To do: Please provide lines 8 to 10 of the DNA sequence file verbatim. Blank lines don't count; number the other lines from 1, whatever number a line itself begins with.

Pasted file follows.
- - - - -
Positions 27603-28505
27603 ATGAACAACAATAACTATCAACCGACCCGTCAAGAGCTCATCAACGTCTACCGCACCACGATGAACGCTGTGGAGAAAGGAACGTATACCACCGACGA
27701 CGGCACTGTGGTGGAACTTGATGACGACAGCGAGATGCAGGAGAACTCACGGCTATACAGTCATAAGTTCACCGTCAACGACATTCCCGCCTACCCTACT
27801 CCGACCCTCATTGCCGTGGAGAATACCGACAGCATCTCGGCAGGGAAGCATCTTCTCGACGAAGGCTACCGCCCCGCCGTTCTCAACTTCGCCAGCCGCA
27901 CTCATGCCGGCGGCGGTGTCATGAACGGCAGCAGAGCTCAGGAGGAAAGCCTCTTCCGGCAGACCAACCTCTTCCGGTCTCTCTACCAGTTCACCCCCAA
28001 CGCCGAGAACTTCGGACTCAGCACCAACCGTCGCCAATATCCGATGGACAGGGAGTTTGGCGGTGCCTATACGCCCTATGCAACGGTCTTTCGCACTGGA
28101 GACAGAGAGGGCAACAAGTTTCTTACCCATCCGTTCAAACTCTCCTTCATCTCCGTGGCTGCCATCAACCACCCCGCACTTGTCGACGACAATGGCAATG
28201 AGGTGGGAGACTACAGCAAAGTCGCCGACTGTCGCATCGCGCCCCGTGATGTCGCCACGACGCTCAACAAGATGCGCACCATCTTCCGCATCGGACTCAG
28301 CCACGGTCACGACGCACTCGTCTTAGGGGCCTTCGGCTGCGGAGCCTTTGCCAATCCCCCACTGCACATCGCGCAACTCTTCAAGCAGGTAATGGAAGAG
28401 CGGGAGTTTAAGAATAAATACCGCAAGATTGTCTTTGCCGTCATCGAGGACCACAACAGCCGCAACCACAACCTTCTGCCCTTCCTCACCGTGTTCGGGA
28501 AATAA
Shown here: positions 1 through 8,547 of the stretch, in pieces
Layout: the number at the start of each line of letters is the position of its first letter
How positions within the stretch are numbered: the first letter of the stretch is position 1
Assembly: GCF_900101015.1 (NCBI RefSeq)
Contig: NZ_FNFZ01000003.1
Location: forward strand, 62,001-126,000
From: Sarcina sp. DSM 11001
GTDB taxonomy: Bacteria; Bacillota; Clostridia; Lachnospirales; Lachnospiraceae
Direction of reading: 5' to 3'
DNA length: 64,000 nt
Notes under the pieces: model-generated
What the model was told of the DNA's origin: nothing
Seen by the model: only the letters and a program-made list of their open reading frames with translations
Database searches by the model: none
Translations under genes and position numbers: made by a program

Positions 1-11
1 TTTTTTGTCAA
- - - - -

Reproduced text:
28201 AGGTGGGAGACTACAGCAAAGTCGCCGACTGTCGCATCGCGCCCCGTGATGTCGCCACGACGCTCAACAAGATGCGCACCATCTTCCGCATCGGACTCAG
28301 CCACGGTCACGACGCACTCGTCTTAGGGGCCTTCGGCTGCGGAGCCTTTGCCAATCCCCCACTGCACATCGCGCAACTCTTCAAGCAGGTAATGGAAGAG
28401 CGGGAGTTTAAGAATAAATACCGCAAGATTGTCTTTGCCGTCATCGAGGACCACAACAGCCGCAACCACAACCTTCTGCCCTTCCTCACCGTGTTCGGGA